It’s been a tough year for so many reasons, but as we lose that bright summer sunshine and the weather gets colder, some of you may notice your mood and energy levels feel lower than usual.
If it feels like more than just the “winter blues,” then you may be one of the many people dealing with seasonal affective disorder, or “seasonal depression”. And with the current pandemic causing us to limit our social interactions and stay indoors, seasonal depression may become more prominent, and harder to deal with than ever–so we’re here to help support you.
What is Seasonal Affective Disorder?
Seasonal affective disorder, or also (ironically) known as “SAD,” is a type of mood disorder that’s triggered when seasons change. It can happen during any seasonal shift, but it’s most common during fall and winter–when limited sunlight and temps keep us indoors–and can last until late spring or early summer.
Seasonal depression manifests uniquely in each person. Major depression has symptoms such as feelings of sadness, lack of interest or motivation, and fatigue, while bipolar disorder is a combination of ‘low’ depression episodes and ‘high’ manic episodes (high energy and restlessness). You may notice a variety of symptoms for either of these, but it’s more commonly associated with major depression.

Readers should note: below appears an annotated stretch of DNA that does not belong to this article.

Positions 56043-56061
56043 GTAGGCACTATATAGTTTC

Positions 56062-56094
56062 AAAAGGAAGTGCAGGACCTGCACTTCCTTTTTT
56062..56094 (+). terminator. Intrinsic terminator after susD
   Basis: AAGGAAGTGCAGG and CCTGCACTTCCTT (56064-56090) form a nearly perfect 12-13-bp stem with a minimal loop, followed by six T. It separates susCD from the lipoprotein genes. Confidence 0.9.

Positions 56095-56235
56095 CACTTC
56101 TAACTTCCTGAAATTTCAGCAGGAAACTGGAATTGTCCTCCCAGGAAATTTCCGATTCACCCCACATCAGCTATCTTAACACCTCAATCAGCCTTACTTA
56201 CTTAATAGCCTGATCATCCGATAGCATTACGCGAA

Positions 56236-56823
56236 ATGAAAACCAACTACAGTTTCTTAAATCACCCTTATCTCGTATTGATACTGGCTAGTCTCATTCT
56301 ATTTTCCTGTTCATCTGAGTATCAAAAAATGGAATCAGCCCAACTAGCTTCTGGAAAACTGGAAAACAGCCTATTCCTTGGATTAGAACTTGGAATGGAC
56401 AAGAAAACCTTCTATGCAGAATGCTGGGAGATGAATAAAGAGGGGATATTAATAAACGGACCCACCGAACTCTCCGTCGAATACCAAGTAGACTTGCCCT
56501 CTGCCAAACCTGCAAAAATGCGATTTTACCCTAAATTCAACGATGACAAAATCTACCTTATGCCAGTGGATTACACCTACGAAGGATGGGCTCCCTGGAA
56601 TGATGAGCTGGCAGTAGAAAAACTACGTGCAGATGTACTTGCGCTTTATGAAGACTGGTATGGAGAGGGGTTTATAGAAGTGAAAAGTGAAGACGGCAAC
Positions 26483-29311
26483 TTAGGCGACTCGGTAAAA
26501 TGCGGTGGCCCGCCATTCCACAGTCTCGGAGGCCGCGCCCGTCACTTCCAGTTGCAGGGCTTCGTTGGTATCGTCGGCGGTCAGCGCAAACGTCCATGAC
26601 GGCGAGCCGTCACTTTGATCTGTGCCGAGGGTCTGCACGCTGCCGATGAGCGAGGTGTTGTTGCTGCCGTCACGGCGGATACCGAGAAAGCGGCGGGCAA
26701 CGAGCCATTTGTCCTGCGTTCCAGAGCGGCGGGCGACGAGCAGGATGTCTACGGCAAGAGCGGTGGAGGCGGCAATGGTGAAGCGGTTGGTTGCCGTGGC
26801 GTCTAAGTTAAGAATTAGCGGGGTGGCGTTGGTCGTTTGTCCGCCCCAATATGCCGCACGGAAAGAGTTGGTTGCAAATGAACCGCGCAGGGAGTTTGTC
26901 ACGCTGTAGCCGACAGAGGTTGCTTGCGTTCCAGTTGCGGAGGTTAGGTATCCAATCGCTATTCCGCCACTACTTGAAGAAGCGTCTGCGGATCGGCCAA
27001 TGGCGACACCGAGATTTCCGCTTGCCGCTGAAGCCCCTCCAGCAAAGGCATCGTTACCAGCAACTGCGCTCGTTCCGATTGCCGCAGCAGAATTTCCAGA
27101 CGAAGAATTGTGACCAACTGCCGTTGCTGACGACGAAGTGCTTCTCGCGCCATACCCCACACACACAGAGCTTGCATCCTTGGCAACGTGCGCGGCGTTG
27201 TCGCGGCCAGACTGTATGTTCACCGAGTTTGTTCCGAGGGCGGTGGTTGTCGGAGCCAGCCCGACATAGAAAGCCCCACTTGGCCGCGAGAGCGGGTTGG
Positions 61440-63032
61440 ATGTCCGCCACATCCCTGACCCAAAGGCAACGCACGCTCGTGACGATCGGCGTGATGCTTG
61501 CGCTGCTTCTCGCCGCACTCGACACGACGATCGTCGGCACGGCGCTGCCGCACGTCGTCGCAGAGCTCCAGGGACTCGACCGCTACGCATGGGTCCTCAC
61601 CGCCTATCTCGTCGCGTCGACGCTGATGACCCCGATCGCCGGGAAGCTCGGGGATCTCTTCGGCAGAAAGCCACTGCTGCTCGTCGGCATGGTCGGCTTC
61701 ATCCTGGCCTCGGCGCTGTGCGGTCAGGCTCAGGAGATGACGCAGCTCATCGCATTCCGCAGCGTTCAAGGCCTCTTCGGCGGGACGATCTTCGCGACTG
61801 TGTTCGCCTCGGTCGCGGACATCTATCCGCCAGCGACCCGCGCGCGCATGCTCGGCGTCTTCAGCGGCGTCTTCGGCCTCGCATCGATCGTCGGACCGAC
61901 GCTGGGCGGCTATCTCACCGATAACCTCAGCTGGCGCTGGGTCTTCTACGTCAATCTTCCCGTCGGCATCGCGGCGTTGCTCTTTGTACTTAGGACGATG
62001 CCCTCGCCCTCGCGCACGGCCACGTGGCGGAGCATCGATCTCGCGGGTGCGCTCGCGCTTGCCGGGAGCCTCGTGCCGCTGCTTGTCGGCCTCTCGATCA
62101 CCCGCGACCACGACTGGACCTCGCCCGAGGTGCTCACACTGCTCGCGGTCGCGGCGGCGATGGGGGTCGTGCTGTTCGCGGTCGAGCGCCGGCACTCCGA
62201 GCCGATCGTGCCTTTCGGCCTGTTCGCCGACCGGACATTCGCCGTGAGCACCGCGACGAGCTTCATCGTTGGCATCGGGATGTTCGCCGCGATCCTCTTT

Coping with any mood disorder can be incredibly difficult and overwhelming, and although seasonal depression doesn’t have to happen every year, it can end up affecting about 40% of people any given year.
So…what causes SAD?
Science isn’t yet able to give us an exact answer, so many people don’t know why they develop SAD. Let’s dive into what the research tells us.
Studies have shown that people with SAD may not properly regulate levels of serotonin, a neurotransmitter that helps regulate mood. Research also tells us that because sunlight influences our production of Vitamin D (which helps promote serotonin production), winter months can result in lower serotonin levels when the sun isn’t as prominent.